Family cars and sports cars may sit at opposite ends of the car spectrum, but that doesn’t mean that sports cars can’t be practical – or that practical cars can’t be sporty.
We’ve rounded up some of the most appealing models that manage to blend the punch of a thoroughbred sports car with all the practicality – and comfort – that a growing family could need.
Whether you’re after a surefooted four-wheel drive machine that is equally good at charging along a country road as taking the kids to school in the morning, or a car that is supremely stylish inside and out but offers all the space you could need in the boot, discerning parents have never had it so good.
Affordable and spacious estate: Ford Focus ST Estate – £23,595
The Ford Focus has sat towards the very top of the UK bestsellers list for many years, but we hazard a guess that most buyers don’t opt for the rapid ST model. Now the ST is available in estate form, however, there is little penalty to be had in opting for this practical model.
Though the ST Estate can fire to 62mph in a rapid 6.7 seconds, it still returns reasonable official economy of 41.5mpg, meaning that it shouldn’t cost the earth to fuel if you take it easy. Meanwhile, CO2 emissions of 159g/km put this model into the £180 per year car tax band.
Practical estate with sports car performance: VW Golf R Estate DSG – £32,780
The VW Golf is famed for being one of the most sensible cars you could buy – and what could be more sensible than a Golf Estate? Admittedly, the near-£33,000 price tag of the Golf R Estate is on the high side compared to most similarly-sized estate cars, but this model also boasts the muscle to outsprint a Porsche Cayman from the lights, taking just 5.1 seconds to accelerate to 62mph.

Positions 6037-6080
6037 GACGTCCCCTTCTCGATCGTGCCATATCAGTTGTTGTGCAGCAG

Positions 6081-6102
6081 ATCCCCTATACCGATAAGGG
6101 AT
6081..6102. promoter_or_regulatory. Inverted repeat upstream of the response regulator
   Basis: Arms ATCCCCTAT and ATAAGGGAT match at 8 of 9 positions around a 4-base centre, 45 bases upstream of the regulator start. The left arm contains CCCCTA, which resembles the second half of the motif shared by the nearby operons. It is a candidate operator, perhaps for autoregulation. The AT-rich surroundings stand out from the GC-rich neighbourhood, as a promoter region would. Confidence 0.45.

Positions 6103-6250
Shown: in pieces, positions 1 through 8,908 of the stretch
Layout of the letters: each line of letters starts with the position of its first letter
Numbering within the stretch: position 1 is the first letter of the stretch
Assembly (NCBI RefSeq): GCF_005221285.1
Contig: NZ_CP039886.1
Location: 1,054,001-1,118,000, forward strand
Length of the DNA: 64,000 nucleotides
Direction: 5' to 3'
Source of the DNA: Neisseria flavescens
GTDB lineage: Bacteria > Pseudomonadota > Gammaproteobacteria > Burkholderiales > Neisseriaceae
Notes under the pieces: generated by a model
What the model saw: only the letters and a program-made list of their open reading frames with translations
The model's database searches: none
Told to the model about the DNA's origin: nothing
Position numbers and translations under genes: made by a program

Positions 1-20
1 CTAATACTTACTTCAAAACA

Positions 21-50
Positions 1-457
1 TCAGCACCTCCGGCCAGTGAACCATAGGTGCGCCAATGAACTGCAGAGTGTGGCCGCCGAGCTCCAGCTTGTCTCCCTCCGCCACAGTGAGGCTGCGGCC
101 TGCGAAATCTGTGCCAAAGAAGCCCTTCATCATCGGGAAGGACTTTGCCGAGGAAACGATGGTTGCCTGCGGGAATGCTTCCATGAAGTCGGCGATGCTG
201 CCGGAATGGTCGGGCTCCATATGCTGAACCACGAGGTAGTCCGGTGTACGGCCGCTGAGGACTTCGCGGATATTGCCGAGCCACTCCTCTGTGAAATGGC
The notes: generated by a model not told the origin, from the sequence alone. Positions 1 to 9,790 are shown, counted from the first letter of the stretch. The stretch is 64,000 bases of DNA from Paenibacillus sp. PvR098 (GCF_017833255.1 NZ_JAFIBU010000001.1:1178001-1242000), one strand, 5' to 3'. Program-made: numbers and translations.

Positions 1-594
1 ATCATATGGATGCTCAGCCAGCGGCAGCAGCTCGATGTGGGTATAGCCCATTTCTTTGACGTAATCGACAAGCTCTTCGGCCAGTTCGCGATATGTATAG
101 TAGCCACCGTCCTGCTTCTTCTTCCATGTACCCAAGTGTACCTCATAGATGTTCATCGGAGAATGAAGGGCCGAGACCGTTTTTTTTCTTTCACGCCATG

Staying on the practical side, alongside its supersized boot the Golf R features a standard-fit automatic gearbox to take the stress out of town driving, along with four-wheel drive for improved all-weather traction. Economy stands just behind the Focus, with the Golf R Estate returning official fuel consumption of 40.4mpg and CO2 emissions of 162g/km meaning that car tax will set you back a Focus-matching £180 per year.
If you’re after something a little more economical, however, VW has also just introduced the Golf GTD Estate, which packs a punchy diesel engine that fires it to 62mph in a nippy enough 7.9 seconds, but returns much more palatable economy of 64.2mpg, with car tax costing a mere £30 per year – all for a more affordable £27,660.
Sharply-styled model that undercuts VW Golf: Seat Leon ST Cupra 280 – £29,205
If the styling of the Golf doesn’t appeal, or you don’t need four-wheel drive, the Seat Leon ST Cupra, is another sound option.
Not only does this machine beat the Focus in the benchmark 0-62mph sprint – taking just 5.8 seconds – but it’s also a little more economical, with an official fuel consumption figure of 42.8mpg. Annual car tax isn’t too bad either, at £180.
Speedy machine with massive boot: Skoda Octavia vRS Estate – £25,030
Those who need the biggest boot they can get their hands on, however, may want to take a look at the Octavia vRS Estate, which offers a colossal load bay. Unlike the Golf the Octavia does without four-wheel drive and it also has a much less powerful motor under the bonnet, but it should still be more than rapid enough for most buyers, taking a scant 6.9 seconds to accelerate to 62mph.
Fuel economy beats the others too, with a claimed figure of 45.6mpg and emissions of 143g/km dropping it down into the £145 tax band. As with the Golf, there is also a diesel version if you need a much more economical option.
Rapid and sleek estate: Mercedes CLA45 AMG Shooting Brake – £43,120
Should style and sheer performance be top of your wishlist, the Mercedes CLA45 AMG Shooting Brake is worth a look. Yes it has a big, big price tag, weighing in at more than £43,000, but it also boasts sleek, curvy styling and a supremely powerful turbocharged motor that, courtesy of a four-wheel drive system, fires the CLA to 62mph in a Porsche 911-beating 4.7 seconds.
The immense power on tap also means that this Mercedes is a little less frugal than the models above, but a claimed economy figure of 39.8mpg and annual car tax of £180 mean that it shouldn’t break the bank in running cost terms.